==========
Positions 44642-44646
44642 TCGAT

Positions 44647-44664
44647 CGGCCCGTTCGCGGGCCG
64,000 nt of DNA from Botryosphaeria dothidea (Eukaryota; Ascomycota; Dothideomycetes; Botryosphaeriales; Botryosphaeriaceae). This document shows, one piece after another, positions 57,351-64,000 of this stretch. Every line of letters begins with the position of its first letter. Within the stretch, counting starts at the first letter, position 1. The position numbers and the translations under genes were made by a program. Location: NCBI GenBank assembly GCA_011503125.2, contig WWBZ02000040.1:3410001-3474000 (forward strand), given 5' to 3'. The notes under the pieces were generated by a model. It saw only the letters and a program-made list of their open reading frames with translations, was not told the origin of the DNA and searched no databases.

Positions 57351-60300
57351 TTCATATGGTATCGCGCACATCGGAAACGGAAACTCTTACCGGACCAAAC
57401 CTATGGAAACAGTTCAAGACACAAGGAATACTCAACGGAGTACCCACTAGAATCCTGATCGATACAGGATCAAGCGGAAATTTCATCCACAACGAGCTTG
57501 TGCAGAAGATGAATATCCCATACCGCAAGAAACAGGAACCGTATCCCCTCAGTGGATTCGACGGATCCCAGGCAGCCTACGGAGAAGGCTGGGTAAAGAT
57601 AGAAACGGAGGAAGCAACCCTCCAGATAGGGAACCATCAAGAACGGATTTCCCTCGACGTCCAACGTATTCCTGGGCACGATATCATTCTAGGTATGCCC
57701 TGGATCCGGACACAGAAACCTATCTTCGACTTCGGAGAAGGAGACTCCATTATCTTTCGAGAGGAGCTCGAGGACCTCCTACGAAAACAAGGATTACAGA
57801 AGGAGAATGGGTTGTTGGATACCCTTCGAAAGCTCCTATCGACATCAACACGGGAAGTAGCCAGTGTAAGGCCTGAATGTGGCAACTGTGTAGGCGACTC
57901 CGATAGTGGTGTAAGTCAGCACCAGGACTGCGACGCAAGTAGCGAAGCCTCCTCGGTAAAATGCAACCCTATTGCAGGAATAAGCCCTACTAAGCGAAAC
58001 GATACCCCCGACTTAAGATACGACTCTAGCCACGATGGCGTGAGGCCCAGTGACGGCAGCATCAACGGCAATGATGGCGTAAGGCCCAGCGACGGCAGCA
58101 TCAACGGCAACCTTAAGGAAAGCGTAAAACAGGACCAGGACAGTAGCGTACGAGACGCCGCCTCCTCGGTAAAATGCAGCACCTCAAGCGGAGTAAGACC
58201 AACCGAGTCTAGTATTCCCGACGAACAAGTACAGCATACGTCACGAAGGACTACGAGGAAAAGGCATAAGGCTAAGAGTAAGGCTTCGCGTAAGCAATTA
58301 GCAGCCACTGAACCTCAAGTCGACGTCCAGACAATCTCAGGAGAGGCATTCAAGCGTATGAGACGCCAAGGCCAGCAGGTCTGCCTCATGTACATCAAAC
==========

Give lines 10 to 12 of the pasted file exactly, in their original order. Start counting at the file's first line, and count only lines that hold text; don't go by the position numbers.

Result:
57601 AGAAACGGAGGAAGCAACCCTCCAGATAGGGAACCATCAAGAACGGATTTCCCTCGACGTCCAACGTATTCCTGGGCACGATATCATTCTAGGTATGCCC
57701 TGGATCCGGACACAGAAACCTATCTTCGACTTCGGAGAAGGAGACTCCATTATCTTTCGAGAGGAGCTCGAGGACCTCCTACGAAAACAAGGATTACAGA
57801 AGGAGAATGGGTTGTTGGATACCCTTCGAAAGCTCCTATCGACATCAACACGGGAAGTAGCCAGTGTAAGGCCTGAATGTGGCAACTGTGTAGGCGACTC